One of the coolest features in the game is the class system. In essence, there IS no class system. You are forced to pick a class, or make a custom class, during the beginning portion of each character you make. However, any character can use any weapon, any spell, any armor, and learn any ability, so long as sufficient practice or training are endured. There is nothing stopping you from making a swordsman proficient in healing magic, and later on you decide you like using bows and fire spells more. Further yet, abilities are strengthened through direct use, ie. casting fire spells strengthens your Destruction Magic, landing arrow shots strengthens your Marksman skill, and so on. There is no experience system to speak of, and your character level is merely a summation of your "primary" skills. You level up by leveling up your "primary" skills, then going to sleep. You are allowed a number of attribute points to distribute, as well as the automatic attribute increase each level. All in all, your class and starting skills have almost no effect after about 5 hours into the game. The only class-related obstacles encountered are strict limits on spells; you simply cannot attempt to use a spell (or enchant with a type of spell) if you do not have high enough skill in the respective school of magic, although all characters have at least enough skill to learn the most basic spells of each type and practice them.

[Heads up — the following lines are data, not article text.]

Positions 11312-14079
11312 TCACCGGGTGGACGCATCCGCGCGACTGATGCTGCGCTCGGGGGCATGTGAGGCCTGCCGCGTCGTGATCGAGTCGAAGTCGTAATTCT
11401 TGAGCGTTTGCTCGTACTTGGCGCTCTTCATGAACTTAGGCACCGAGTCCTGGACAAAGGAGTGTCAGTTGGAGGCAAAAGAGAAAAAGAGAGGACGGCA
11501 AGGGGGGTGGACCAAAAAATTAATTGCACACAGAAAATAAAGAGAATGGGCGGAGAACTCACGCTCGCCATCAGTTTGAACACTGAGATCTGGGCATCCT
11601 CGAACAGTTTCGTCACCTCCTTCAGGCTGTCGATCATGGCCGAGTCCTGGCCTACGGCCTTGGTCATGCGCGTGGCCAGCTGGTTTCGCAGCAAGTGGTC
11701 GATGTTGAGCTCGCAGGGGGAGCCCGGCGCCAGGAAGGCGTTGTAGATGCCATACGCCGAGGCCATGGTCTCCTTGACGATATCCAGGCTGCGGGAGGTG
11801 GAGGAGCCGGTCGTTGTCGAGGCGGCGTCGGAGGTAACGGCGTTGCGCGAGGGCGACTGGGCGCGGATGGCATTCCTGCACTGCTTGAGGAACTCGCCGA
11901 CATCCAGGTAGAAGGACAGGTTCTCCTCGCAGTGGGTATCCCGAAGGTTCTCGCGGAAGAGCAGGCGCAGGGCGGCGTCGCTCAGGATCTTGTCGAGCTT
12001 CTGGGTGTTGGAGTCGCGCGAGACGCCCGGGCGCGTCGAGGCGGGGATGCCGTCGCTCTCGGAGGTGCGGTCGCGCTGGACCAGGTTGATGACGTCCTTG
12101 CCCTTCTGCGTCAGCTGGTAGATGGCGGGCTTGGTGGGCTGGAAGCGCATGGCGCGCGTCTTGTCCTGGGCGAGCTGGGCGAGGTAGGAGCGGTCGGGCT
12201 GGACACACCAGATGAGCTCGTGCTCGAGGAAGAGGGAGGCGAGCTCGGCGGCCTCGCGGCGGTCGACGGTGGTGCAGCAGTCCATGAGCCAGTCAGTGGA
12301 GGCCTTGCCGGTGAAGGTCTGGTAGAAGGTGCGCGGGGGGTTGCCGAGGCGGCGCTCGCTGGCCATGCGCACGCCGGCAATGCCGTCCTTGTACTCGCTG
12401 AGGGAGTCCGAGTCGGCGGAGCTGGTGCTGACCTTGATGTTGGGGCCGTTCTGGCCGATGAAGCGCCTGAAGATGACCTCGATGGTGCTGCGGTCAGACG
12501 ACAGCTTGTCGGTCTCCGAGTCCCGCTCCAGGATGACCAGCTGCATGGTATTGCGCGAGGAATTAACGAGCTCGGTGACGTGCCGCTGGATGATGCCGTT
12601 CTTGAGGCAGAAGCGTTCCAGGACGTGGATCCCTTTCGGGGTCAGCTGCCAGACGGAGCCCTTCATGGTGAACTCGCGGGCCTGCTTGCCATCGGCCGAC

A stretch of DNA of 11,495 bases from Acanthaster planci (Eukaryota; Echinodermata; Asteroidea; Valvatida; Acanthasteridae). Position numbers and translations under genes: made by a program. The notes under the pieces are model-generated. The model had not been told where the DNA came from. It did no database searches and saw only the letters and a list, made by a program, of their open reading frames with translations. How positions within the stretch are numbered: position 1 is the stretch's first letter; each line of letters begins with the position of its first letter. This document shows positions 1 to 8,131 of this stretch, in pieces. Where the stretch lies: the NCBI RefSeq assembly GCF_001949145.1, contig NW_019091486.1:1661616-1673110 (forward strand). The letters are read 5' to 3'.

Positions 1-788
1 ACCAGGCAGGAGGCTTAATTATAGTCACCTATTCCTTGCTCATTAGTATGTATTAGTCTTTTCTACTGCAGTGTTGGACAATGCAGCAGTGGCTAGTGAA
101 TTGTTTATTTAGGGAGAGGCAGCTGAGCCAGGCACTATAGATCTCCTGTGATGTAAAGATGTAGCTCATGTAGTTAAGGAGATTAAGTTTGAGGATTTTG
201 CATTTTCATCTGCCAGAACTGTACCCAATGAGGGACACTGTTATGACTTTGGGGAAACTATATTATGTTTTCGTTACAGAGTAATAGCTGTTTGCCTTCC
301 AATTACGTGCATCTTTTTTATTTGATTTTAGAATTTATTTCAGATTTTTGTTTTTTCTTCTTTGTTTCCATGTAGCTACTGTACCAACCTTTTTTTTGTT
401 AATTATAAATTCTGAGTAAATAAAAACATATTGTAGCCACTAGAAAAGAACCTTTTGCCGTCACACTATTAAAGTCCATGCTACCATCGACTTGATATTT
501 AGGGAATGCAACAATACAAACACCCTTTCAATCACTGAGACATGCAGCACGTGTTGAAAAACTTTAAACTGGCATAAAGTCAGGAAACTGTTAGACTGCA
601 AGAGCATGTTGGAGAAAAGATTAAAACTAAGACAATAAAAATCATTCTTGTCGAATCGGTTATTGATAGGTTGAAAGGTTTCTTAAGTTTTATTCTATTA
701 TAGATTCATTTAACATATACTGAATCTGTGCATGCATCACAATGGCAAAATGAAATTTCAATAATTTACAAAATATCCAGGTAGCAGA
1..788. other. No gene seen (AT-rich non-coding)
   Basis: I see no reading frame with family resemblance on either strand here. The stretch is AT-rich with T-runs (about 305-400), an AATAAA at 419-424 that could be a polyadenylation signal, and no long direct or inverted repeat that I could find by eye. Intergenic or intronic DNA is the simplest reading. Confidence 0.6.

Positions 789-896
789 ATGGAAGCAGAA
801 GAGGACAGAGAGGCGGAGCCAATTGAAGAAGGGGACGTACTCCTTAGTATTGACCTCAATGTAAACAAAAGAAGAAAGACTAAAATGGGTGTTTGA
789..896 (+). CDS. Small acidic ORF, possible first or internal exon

The Game of the Year edition specifically includes the "Knights of the Nine" and "Shivering Isles" content packs, which include a lengthy quest and an entire new region complete with quests and unique loot respectively. Both are top-notch content and add an estimated 5+ total hours of gameplay per character/playthrough. Unfortunately, this version does not include any of the smaller DLC packs such as the spell book loot add-on, or any of the housing add-ons (Frost-Crag Spire being my personal recommendation).

Overall, I would say this is a Love It or Hate It game. You'll likely either be bored to death before even finishing the mandatory introductory tutorial (which doubles as the character creation), or you'll find yourself 2 weeks later having spent every waking minute delving through moist dungeons and dragging hauls of loot back to market. So get out there and hack up some Daedra, hero!